Document Details

California’s San Joaquin Valley: A Region in Transition

Congressional Research Service (CRS) | December 12, 2005
Summary

CRS was requested to undertake a study of the San Joaquin Valley (SJV) and a comparison with another U.S. region. The eight-county San Joaquin Valley, part of California’s Central Valley, is home to 5 of the 10 most agriculturally productive counties in the United States. By a wide range of indicators, the SJV is also one of the most economically depressed regions of the United States.

This report analyzes the SJV’s counties and statistically documents the basis of current socioeconomic conditions. The report further explores the extent to which the SJV shares similarities with and differs from the Appalachian Regional Commission (ARC) area and a 68-county Central Appalachian subregion which contains some of the most economically distressed counties in Appalachia. The report also examines the role of federal expenditures in the cities and counties of the SJV.

During the past twenty-five years, population growth rates in the SJV were significantly higher than for California or the United States and their projected growth rates over the next 20 years are also significantly higher. In 2000, the SJV also had substantially higher rates of poverty than California or the United States.

Poverty rates were also significantly higher in the SJV than in the ARC region, although the rate is somewhat lower than that of the Central Appalachian subregion. Unemployment rates in the SJV were higher than in California or the United States and the ARC area. Per capita income and average family income were higher in the SJV than in Central Appalachia, but per capita income in the SJV was lower than in the ARC region as a whole. SJV households also had higher rates of public assistance income than did Central Appalachian households. Madera County ranked among the 10 lowest per capita income Metropolitan Statistical Areas (MSAs) in the United States in 2003, and the other 5 MSAs in the San Joaquin were all in the bottom 20% of all U.S. MSAs. Other indicators of social well-being discussed in the report showed that the SJV is a region of significant economic distress.

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CRS was requested to undertake a study of the San Joaquin Valley (SJV) and a comparison with another U.S. region. The eight-county San Joaquin Valley, part of California’s Central Valley, is home to 5 of the 10 most agriculturally productive counties in the United States. By a wide range of indicators, the SJV is also one of the most economically depressed regions of the United States.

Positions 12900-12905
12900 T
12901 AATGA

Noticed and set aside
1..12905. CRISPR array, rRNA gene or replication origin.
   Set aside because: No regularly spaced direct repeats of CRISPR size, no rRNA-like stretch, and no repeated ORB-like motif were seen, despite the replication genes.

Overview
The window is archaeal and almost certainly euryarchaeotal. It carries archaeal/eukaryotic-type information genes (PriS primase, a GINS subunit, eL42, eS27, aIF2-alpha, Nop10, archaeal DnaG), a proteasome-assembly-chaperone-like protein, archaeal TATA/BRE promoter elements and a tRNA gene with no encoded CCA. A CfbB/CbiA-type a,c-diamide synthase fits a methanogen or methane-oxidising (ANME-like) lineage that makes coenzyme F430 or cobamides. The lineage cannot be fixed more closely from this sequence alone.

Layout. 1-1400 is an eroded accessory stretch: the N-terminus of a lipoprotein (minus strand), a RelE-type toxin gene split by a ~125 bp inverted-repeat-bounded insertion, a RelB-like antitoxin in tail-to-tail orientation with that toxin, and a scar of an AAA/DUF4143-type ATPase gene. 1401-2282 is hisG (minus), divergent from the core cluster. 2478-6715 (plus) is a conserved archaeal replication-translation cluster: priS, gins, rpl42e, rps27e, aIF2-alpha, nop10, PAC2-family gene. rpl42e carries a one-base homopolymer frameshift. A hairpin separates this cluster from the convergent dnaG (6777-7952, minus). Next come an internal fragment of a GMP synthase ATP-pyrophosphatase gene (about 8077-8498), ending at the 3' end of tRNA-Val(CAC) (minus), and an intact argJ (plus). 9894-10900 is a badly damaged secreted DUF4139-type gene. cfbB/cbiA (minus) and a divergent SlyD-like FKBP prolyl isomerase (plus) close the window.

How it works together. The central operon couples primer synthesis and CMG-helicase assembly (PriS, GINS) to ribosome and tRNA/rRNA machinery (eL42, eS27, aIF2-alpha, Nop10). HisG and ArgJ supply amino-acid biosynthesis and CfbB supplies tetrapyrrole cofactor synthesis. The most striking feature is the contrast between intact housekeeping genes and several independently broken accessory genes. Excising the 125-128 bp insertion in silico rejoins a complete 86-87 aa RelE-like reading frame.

This report analyzes the SJV’s counties and statistically documents the basis of current socioeconomic conditions. The report further explores the extent to which the SJV shares similarities with and differs from the Appalachian Regional Commission (ARC) area and a 68-county Central Appalachian subregion which contains some of the most economically distressed counties in Appalachia. The report also examines the role of federal expenditures in the cities and counties of the SJV.

During the past twenty-five years, population growth rates in the SJV were significantly higher than for California or the United States and their projected growth rates over the next 20 years are also significantly higher. In 2000, the SJV also had substantially higher rates of poverty than California or the United States.

Poverty rates were also significantly higher in the SJV than in the ARC region, although the rate is somewhat lower than that of the Central Appalachian subregion. Unemployment rates in the SJV were higher than in California or the United States and the ARC area. Per capita income and average family income were higher in the SJV than in Central Appalachia, but per capita income in the SJV was lower than in the ARC region as a whole. SJV households also had higher rates of public assistance income than did Central Appalachian households. Madera County ranked among the 10 lowest per capita income Metropolitan Statistical Areas (MSAs) in the United States in 2003, and the other 5 MSAs in the San Joaquin were all in the bottom 20% of all U.S. MSAs. Other indicators of social well-being discussed in the report showed that the SJV is a region of significant economic distress.

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CRS-Central-Valley-Transition

Keywords:

agriculture, environmental justice